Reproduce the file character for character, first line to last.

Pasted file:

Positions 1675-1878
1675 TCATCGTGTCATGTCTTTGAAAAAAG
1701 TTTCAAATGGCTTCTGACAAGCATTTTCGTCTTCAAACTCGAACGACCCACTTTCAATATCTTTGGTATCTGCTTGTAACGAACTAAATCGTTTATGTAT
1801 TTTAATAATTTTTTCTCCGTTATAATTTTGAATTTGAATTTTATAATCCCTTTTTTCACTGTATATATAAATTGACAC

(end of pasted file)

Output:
Positions 1675-1878
1675 TCATCGTGTCATGTCTTTGAAAAAAG
1701 TTTCAAATGGCTTCTGACAAGCATTTTCGTCTTCAAACTCGAACGACCCACTTTCAATATCTTTGGTATCTGCTTGTAACGAACTAAATCGTTTATGTAT
1801 TTTAATAATTTTTTCTCCGTTATAATTTTGAATTTGAATTTTATAATCCCTTTTTTCACTGTATATATAAATTGACAC